Memory Loss Can Be Reversed

Memory Loss Can Be Reversed

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Name withheld

It’s hard not to notice all the attention the media is giving to memory loss, Alzheimer’s disease, and dementia. The coverage is so common that it’s almost a daily subject in the various media platforms. Although many articles are efforts to help people cope with the problem, others are unhelpful and spread fearful predictions.Continue Reading

Are You In a Lower Gear in Your Journey to Health?

Are You In a Lower Gear in Your Journey to Health?

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A guest post written by Tracy Clifton from Glendale, California

People talk about health a lot these days – and it’s not just physical health that’s being discussed. We’re realizing that mental health is just as important, and that our level of happiness and how we handle stress contribute to how we’re feeling physically.Continue Reading

How to Keep Healthy Thoughts

How to Keep Healthy Thoughts

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A guest post written by Melissa Clendenen from Newport Beach, California

Scientific studies have shown the impact of our thinking on health and wellbeing. Shift recently published, “How Your State of Mind is Affecting Your Well-Being,”  and states: “If you have an optimistic state of mind you have a better ability to become accomplished in life, are better able to cope with stress, and can take on life challenges more resilientlyContinue Reading

Is Speaking Evil Tied to Health?

Is Speaking Evil Tied to Health?

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A guest post written by Kathleen Osborne from Riverside, California

The other day a headline in the Wall Street Journal caught my attention. In super-large type it read “Speak No Evil.” The article itself was about how to give a speech, but it got me thinking about the adage, “See no evil, hear no evil, speak no evil” and how this might relate to health and harmony.Continue Reading

Is It Worth It To Detox Mentally?

Is It Worth It To Detox Mentally?

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My colleague Tim Mitchinson is a health blogger from Illinois, and in his article he writes about the health benefits gained when negative feelings such as anger, jealousy, or hate are eliminated from ones thinking.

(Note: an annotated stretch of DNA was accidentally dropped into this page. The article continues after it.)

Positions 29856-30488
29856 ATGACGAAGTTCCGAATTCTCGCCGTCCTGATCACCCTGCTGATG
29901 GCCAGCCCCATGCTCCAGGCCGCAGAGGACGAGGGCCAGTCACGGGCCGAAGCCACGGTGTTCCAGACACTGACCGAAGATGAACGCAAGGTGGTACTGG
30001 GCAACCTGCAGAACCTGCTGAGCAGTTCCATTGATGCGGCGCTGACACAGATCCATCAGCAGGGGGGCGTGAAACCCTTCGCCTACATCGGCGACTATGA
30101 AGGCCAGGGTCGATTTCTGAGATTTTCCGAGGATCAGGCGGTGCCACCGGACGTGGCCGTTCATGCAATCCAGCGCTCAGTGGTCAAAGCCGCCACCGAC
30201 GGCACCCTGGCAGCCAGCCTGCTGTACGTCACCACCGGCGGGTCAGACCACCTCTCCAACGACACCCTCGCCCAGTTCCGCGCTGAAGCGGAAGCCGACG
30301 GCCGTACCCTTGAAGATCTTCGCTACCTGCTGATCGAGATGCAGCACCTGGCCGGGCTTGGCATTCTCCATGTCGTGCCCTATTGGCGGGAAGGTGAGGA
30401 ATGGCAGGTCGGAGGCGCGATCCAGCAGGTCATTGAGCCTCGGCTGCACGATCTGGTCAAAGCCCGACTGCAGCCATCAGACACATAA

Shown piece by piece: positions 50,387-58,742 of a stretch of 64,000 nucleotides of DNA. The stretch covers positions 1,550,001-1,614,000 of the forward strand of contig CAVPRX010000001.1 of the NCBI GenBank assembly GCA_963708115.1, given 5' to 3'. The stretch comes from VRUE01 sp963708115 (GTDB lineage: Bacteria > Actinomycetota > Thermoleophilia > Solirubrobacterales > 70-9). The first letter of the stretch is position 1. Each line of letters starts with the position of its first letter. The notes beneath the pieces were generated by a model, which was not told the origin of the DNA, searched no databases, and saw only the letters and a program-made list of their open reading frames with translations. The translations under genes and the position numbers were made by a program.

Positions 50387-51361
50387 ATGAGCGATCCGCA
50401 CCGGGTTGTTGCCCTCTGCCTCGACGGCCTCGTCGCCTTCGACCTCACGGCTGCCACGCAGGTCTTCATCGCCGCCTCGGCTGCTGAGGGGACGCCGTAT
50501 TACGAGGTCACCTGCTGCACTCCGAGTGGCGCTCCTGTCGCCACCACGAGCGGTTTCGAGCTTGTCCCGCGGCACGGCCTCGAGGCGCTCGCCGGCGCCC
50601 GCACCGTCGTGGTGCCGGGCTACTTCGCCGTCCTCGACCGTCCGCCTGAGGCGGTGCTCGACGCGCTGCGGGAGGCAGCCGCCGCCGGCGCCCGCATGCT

More and more individuals are considering detoxing and cleansing their bodies of impurities for health reasons.   But interestingly, some of the most toxic problems we suffer are negative mental states.

For instance, research, as well as common sense, is increasingly showing the health risks of anger.  An Ohio State University study showed that those who had less control over their anger tended to heal more slowly from wounds.  In another study, researchers concluded that anger problems have been linked to all major causes of death.

For many, negative feelings can sometimes accumulate to disturbing levels. During those times, we need a good mental detoxing to clear out unhealthy emotions, such as jealousy, stress and irritation, which can poison one’s good nature, upset mental balance, and damage health.

Here are some helpful tips I have found in my spiritual practice that are important in mental cleansing:

  • Don’t let resentments fester and grow – eliminate them with forgiveness
  • Cleanse away hatred with affection and compassion
  • Purge past disappointments with gratitude for good things in your life today
  • Don’t rehearse cruelty – practice empathy and tolerance instead

It is love, compassion and appreciation that will help us detox our mentality and bring us many health benefits.

St. Paul lists nine important ingredients that can help detox any hatred: patience, kindness, generosity, humility, courtesy, unselfishness, good temper, guilelessness and sincerity (see I Cor. 13: 5-8).  These qualities act as antidotes for anger and its health threats.

There was a time in my life when I hated a colleague of mine.  His life seemed so much better and his success more pronounced.  I eventually became ill whenever I thought of him.  I realized I needed a good detoxing.  I studied I Corinthians 13 and tried to be more unselfish, kind and patient with my friend, others I knew, and even myself.  The result?  My anger disappeared.  We became friends again, my health became stronger and my life richer in many ways.

American human development specialist and founder of the Heart/Math Institute, Doc Childre, wrote, “Appreciate yourself for whatever progress you’ve made, then use that energy of appreciation to move forward.”

If you’re combatting anger, jealousy or hatred, try a mental cleansing.  Give yourself a good mental detox with humility and love.  See for yourself how it helps eliminate stress.  You’ll feel better about yourself and even reap some lasting health benefits.

©2014 Christian Science Committee on Publication for Illinois

Relieve Stress Through a New Type of Pushup

Relieve Stress Through a New Type of Pushup

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by Don Ingwerson

Robert Piper, author, columnist, and writer, in an article in Huffpost Healthy Living, includes meditation in his description for a new and updated concept of the pushup. To explain the need for a new pushup he comments, “The pushup has been a standard part of being American. If you grow up in America and go to school, one of the first things you’re taught in gym class is how to do a pushup. Millions of Americans do pushups before work, during their lunch break, and at the gym. Because of pushups, we’ve mastered getting ripped pectorals, deltoids, and triceps.”